Thursday, August 28, 2008

Op-Ed: You Call That Art?!

Francisca Blogger Tiina Vuorenmaa reacts to art reacting to her...

"You call that Art?!"

"Why would anyone pay thousands of dollars for that?!"

"My kid could paint that!"

I had heard these comments before, and suddenly - as I'm looking at the art in the James Gray Gallery of Bergamot Station - they came up again, but this time in my own head.

That was a shocker. I may be a math nerd, but I have an appreciation for the arts, even when they can be confusing or controversial. I've studied basic composition and color classes, and I've watched both my father and my sister take fabulous photos. Clearly, these paintings are not done by a child and the comments are just a rash reaction to a piece of art that isn’t my taste. Well, just because I don't like a painting doesn’t mean I can't understand it. No matter how bizarre, abstract, complicated or simple art can be, there is still a method to the madness.

So, I take a closer look.

I forget about beauty being in the eye of the beholder and view this piece objectively. I can see that the bright, saturated blue is set in such a solid way amongst all the various strokes of oranges, browns and cyan that it must be on purpose. Even the dark spots inside it have a different texture than the rest of the piece. This must have been a conscious, artistic decision.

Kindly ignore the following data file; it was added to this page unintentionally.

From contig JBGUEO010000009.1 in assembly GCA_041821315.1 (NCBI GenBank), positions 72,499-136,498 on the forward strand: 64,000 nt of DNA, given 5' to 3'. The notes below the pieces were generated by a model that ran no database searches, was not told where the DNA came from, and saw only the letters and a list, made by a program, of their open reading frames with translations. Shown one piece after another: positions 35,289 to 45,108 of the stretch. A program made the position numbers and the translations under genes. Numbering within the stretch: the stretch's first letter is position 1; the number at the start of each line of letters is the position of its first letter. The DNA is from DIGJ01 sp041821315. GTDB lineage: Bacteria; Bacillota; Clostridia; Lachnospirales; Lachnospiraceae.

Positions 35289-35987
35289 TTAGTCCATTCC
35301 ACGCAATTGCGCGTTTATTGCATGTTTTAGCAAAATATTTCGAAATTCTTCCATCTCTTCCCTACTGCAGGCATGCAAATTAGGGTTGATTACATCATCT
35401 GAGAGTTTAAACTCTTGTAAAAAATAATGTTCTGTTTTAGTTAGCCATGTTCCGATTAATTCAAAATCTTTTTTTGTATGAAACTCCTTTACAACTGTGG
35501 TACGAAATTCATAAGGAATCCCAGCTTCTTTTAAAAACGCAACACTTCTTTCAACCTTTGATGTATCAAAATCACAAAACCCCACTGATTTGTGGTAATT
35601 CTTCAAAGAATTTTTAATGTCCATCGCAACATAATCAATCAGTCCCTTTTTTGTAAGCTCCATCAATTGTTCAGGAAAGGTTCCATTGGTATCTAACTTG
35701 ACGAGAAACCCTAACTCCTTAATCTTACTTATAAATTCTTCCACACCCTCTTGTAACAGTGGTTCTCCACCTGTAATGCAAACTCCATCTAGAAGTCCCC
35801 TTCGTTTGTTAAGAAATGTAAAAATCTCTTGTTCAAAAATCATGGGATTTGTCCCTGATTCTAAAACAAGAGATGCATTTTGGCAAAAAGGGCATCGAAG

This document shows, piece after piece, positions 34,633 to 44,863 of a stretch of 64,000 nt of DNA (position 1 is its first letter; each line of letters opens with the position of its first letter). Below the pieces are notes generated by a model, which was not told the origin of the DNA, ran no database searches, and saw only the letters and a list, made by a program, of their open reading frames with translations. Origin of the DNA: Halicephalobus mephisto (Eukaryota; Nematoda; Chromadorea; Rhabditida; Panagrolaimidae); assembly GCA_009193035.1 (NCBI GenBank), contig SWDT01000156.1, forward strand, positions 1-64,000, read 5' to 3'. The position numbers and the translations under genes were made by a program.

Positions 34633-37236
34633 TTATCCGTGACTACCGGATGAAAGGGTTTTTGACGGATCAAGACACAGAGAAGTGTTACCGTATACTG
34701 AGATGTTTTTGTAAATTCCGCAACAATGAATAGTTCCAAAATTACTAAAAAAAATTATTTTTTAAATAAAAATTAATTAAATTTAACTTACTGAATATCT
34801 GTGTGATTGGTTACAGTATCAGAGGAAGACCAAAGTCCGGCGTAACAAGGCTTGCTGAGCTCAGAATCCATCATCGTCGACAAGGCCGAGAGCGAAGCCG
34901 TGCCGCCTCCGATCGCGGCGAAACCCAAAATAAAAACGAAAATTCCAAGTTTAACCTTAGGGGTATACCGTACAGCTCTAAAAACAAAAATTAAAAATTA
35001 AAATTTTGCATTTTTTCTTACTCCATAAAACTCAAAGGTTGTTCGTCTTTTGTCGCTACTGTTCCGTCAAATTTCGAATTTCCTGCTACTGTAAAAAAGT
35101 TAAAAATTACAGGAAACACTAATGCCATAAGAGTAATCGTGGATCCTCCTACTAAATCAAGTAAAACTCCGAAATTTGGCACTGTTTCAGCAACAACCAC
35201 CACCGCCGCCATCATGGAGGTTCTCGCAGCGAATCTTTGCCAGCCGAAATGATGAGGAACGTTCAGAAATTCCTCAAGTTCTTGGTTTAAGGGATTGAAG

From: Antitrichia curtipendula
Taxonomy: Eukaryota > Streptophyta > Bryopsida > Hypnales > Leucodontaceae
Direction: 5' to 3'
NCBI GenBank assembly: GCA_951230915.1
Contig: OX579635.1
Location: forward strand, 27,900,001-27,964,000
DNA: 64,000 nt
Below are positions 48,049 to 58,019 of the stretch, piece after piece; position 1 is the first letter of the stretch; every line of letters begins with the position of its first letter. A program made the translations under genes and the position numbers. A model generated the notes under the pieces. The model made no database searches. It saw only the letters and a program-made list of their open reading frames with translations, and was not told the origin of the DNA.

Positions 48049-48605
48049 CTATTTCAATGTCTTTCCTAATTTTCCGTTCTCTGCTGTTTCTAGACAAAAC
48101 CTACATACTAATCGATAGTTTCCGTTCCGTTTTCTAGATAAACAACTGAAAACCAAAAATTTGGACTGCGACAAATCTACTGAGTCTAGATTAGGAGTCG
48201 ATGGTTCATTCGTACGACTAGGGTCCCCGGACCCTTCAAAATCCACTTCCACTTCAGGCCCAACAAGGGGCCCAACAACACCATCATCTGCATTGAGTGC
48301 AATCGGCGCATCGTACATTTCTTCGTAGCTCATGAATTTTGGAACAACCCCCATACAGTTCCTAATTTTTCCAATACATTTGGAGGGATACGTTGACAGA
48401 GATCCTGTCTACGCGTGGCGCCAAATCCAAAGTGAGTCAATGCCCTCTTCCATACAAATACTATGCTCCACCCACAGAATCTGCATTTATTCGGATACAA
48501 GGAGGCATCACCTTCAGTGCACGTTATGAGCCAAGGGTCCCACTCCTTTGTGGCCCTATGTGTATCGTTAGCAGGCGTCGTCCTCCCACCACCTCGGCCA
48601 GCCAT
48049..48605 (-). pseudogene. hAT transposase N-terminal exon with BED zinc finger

Now, the rest of the strokes may seem to go everywhere, but when I follow my eyes, I can see them direct me down, around to the left, up and back to the center allowing me to view the whole painting. The skinny orange strokes, at the top, are especially important for leading the eyes, but the blue shape itself can lead the eyes in the opposite direction to the section of white.

This leads me to the most bizarre part of the piece - that little stroke of brown inside the white. While, at first glance, it may look like a mistake, I consider it to be intentional for two reasons. One, it breaks up a big patch of white to keep the balance. Two, it leads the eyes down and again we follow the rest of the strokes, this time, counter-clockwise, back to the blue. There is method, purpose, intention and thought in this whole piece, and all I needed were my eyes to tell me why.
No, a child, unless he or she is an artistic genius, could not have painted that. Francisca Valenzuela did. Just take a closer look.

-Tiina Vuorenmaa, Staff

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